When you and your partner are on the same wavelength, you understand each other very well. It’s as if you’re both tuned into the same radio frequency.

51. Strike a Romantic Note

This means doing something that creates a romantic atmosphere or mood. Imagine playing a song that just sets the right mood for a romantic evening.

52. Love is in the Air

This idiom is often used when there is a general feeling of romance or attraction around. It’s like the air is filled with love songs that everyone can hear.

53. Read from the Same Song Sheet

When both you and your partner agree on something, you are reading from the same song sheet. It’s like two musicians playing perfectly together because they’re looking at the same music.

54. Sing a Love Song

When you sing a love song to someone, you’re declaring your feelings for them, either literally or metaphorically. You’re showing them just how much you care.

55. Pitch-Perfect Romance

This means a relationship that seems just about perfect, where everything is harmonious. Imagine a song performed flawlessly, hitting all the right notes—that’s a pitch-perfect romance.

56. Like Two Peas in a Pod

When two people get along really well, they’re like two peas in a pod. It’s like a harmonious duet where both musicians know exactly what the other will do next.

57. Give a Standing Ovation

When you really appreciate someone’s love or efforts in a relationship, giving them a standing ovation means showing them a lot of love and respect back.

58. Orchestrating Love

This means actively trying to make a romantic situation happen, like an orchestra conductor making sure every musician is in sync for a perfect performance.

59. Play Your Cards Right

This means to act in a way that will give you an advantage in love or make someone more likely to fall for you. Like playing the right notes to make a beautiful love song.

60. Fine-Tune the Relationship

To fine-tune the relationship means to make small adjustments to improve it. Imagine a musician fine-tuning their instrument to achieve the perfect sound.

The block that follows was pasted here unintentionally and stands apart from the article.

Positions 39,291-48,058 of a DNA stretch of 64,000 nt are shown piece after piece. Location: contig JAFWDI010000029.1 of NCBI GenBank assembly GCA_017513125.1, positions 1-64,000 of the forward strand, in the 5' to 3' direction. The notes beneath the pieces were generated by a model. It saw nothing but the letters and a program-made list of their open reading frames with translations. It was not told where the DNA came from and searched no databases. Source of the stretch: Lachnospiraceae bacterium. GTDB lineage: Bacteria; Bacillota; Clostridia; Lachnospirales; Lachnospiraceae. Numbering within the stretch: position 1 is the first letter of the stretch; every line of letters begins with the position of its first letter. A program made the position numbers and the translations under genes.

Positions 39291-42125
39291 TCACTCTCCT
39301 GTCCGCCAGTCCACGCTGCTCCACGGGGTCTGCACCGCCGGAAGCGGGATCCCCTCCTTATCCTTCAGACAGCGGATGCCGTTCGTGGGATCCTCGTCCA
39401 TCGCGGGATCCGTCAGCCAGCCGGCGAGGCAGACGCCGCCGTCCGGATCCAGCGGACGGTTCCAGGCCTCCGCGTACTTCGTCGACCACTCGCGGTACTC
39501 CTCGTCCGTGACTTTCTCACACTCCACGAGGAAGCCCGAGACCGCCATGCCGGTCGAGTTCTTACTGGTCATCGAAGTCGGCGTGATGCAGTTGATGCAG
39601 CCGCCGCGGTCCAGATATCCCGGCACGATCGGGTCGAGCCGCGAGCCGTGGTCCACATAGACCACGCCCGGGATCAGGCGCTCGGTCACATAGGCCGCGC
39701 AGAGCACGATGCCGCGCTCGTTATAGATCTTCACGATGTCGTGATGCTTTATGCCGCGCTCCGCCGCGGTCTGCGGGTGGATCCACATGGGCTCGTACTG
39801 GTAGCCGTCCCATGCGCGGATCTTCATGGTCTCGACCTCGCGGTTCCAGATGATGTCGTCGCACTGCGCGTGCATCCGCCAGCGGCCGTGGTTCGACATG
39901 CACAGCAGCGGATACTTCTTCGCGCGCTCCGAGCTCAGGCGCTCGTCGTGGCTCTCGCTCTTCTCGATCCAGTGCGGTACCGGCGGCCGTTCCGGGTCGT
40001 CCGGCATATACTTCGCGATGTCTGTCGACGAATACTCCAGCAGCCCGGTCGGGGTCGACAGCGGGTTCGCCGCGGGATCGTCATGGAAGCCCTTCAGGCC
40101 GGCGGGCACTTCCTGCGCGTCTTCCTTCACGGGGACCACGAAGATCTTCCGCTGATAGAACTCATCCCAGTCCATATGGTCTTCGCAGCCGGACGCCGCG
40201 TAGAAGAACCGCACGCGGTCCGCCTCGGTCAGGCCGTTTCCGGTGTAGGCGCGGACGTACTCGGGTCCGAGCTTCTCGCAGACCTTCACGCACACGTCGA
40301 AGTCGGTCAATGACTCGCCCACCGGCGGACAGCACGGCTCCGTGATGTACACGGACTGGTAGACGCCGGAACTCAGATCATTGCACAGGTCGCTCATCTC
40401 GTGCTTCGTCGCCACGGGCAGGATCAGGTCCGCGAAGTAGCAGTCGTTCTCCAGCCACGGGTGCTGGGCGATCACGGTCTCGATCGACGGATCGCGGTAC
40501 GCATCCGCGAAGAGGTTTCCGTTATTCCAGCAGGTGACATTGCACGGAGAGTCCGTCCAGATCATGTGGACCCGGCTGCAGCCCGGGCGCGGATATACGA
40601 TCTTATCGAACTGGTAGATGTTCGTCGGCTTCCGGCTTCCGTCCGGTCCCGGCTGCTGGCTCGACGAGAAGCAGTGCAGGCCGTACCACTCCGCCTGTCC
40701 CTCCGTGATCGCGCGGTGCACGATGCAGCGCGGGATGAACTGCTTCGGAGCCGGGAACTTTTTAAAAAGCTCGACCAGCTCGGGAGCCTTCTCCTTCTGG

Idioms About Hard Times

61. Face the Music

This means you have to confront the consequences of your actions. If you’ve done something wrong, there’s no escaping it; you have to “face the music,” just like you’d face a crowd at a concert.

62. March to the Beat of Your Own Drum

This means you’re doing things your own way, even if it’s different or challenging. You might be going through tough times, but you’re facing them on your own terms.

63. Play it by Ear

This idiom suggests you’re not planning ahead but dealing with things as they come. When you’re in a difficult situation, you might not be able to make a detailed plan; you have to just “play it by ear.

64. Sing the Blues

When you’re singing the blues, you’re feeling sad or complaining about life. This idiom comes from the blues music genre, which often deals with hardship and emotional pain.

65. Banging Your Head Against a Brick Wall

This means you’re trying to achieve something but getting nowhere, like a musician practicing a difficult piece over and over but not getting it right.

66. Tuning Out

When you’re tuning out, you’re choosing to ignore something difficult or unpleasant. It’s like turning down the volume on a song you don’t want to hear.

67. Broken Record

If you’re like a broken record, you’re repeatedly doing or saying the same thing, especially in a way that’s unhelpful. It’s like when a record skips and plays the same part over and over, getting you nowhere.

68. Hitting a Sour Note

This means something didn’t go as planned, creating an awkward or difficult situation. It’s like hitting the wrong note in an important performance.

69. In a Minor Key

If something is in a minor key, it’s a bit depressing or sad. Just like minor keys in music often sound more somber than major keys.

70. Pull Out All the Stops

This means to do everything you can to succeed, especially when you’re facing hardship. It’s like an organist pulling out all the stops to produce the loudest and most grand sound possible.

71. Behind the Eight Ball

This means you’re in a difficult situation with limited options. It’s like when the music’s tempo is too fast, and you’re struggling to keep up.

72. Cacophony of Troubles

When you’re facing a cacophony of troubles, multiple things are going wrong all at once. It’s like listening to a band where every instrument is out of tune.

73. Strike a Chord

When something strikes a chord, it resonates emotionally or reminds you of something, often in a challenging way. It’s like hearing a song that reminds you of a difficult time.

74. Off-Key

When something is off-key, it’s not quite right or appropriate. It’s like someone singing off-key in a choir; it’s noticeable and ruins the harmony.

75. Drumming Up Trouble